Carnegiea gigantea, Giant Saguaro

Southwest Desert Flora

Home to the plants of the Sonoran, Chihuahuan and Mojave Deserts

Cirsium ochrocentrum, Yellowspine Thistle

Southwest Desert Flora

Welcome to Southwest Desert Flora, an on-line guide for those curious about wildflowers and natural vegetation in the southwest, primarily Arizona. This site includes photographs and detailed descriptions of beautiful and sometimes rare plants that have adapted to and thrive under harsh conditions typical of North America deserts and transition areas. The southwestern United States contains some of the most extreme and diverse habitats known and Arizona is located geographically in the center of this unique assemblage of habitats. It is home to some of the most diverse flora and fauna representatives in the world. Many of these plants are difficult to observe and photograph because many may not bloom every year while others occur in sporadic distributions and have a short window of opportunity in which to witness them in bloom.

Krameria erecta, Littleleaf Ratany.

As is the case with most educational sites where information is constantly gathered or changing this site is always under construction. You will note that we have many more families to add and we are currently working to that end. We have on hand, photographs representing more than 50 additional families and additional photos are added regularly. Some of the families posted here are already in need of updates as new species have been added to the photo library. So please bear with us and we hope you enjoy our site! Please do not hesitate to contact us at the address above if you have any questions and we always appreciate your comments. Thanks.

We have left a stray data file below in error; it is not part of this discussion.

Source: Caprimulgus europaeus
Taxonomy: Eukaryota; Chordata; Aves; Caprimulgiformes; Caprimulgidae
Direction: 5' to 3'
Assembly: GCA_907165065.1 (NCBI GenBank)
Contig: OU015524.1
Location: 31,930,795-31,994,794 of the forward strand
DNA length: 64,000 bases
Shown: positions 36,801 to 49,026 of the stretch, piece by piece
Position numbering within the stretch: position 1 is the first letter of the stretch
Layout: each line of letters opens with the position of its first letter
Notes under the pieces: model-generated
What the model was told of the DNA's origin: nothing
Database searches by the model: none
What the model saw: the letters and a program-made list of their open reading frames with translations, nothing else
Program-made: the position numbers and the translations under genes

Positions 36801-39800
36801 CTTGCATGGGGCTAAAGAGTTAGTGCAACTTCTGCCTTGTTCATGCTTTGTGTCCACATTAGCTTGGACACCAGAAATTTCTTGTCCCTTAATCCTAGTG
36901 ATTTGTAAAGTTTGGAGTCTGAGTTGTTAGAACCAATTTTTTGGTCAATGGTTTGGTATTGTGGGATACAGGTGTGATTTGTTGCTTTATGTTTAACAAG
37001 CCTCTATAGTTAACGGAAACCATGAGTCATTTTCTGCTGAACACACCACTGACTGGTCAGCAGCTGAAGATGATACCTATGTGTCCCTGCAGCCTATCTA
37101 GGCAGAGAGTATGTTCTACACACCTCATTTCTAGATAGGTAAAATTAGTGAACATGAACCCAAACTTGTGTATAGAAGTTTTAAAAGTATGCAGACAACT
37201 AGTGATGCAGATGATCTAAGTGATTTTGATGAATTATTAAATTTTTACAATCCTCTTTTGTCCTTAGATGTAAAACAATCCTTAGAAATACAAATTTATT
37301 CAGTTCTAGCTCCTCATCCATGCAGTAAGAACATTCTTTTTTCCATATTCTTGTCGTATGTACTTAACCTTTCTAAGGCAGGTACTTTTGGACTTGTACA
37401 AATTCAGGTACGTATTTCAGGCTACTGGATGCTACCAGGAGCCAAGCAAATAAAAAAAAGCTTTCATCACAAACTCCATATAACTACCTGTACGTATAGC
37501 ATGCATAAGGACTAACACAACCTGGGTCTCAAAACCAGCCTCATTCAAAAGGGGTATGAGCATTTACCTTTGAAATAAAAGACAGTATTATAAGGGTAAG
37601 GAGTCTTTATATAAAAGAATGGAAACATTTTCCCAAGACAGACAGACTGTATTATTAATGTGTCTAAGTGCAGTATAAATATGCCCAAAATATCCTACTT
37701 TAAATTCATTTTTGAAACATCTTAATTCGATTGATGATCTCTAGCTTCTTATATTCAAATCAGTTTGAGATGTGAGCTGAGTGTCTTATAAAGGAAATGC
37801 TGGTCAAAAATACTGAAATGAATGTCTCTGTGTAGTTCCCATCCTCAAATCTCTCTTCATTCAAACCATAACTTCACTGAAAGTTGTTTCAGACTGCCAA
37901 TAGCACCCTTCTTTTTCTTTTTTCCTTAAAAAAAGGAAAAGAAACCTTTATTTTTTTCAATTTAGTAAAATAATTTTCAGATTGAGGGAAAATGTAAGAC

The plants included in this site are either native, endemic or invasive to one or more of the four major deserts in southwest North America which include the Sonoran, Chihuahuan, Mojave and the Great Basin. Also included are profiles for plants found in desert transition areas or higher elevation species found in neighboring upland and mountain areas. Transition and other habitat types are often encountered when hiking trails or spending time exploring southwest wild areas. Such non-desert plants included here are identified in text. Each desert is further defined by its own set of unique physical and biological properties such as rainfall, temperature and unique associations or assemblages of plants.

Whether for a casual or serious student of wildflowers or an outdoor enthusiast and those curious about plants observed in nature, Southwest Desert Flora provides a balance between photographs and technical descriptions of plant characteristics.

Welcome and begin your exploration.

Calochortus kennedyi, Desert Mariposa Lily

The Southwest Deserts: The North American deserts identified above are geographically limited to: southeast California; southern Nevada and Utah; central, southern and western Arizona; southwest New Mexico; west Texas and northern Mexico. Located almost in the center is the state of Arizona whose extreme climate and physical conditions provide some of the most diverse biotic communities found anywhere in the world. In fact, examples of almost all of the world’s biotic communities are each represented in Arizona. In Arizona elevations range from over 12,000 feet on the San Francisco Peaks near Flagstaff, to near sea-level along the Colorado River south of Yuma. These communities, or biomes, found in Arizona include the Tundra, Coniferous Forests, Temperate Deciduous Forests, Grasslands, Chaparral, Deserts and Thornscrub, a semi-tropical habitat found in the southern part of the state. Deserts are well represented in Arizona which is the only state where all four North American deserts are joined in transition! Each desert is special and characterized in part by its own unique vegetation, climate and physical characteristics.

Heliomeris longifolia, Longleaf False Goldeneye